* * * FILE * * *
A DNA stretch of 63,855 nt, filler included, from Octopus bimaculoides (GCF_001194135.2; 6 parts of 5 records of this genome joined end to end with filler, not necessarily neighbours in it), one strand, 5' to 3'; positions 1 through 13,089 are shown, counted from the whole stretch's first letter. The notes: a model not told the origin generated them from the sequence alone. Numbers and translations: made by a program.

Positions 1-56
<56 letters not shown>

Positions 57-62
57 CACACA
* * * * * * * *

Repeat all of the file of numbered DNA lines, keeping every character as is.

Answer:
A DNA stretch of 63,855 nt, filler included, from Octopus bimaculoides (GCF_001194135.2; 6 parts of 5 records of this genome joined end to end with filler, not necessarily neighbours in it), one strand, 5' to 3'; positions 1 through 13,089 are shown, counted from the whole stretch's first letter. The notes: a model not told the origin generated them from the sequence alone. Numbers and translations: made by a program.

Positions 1-56
<56 letters not shown>

Positions 57-62
57 CACACA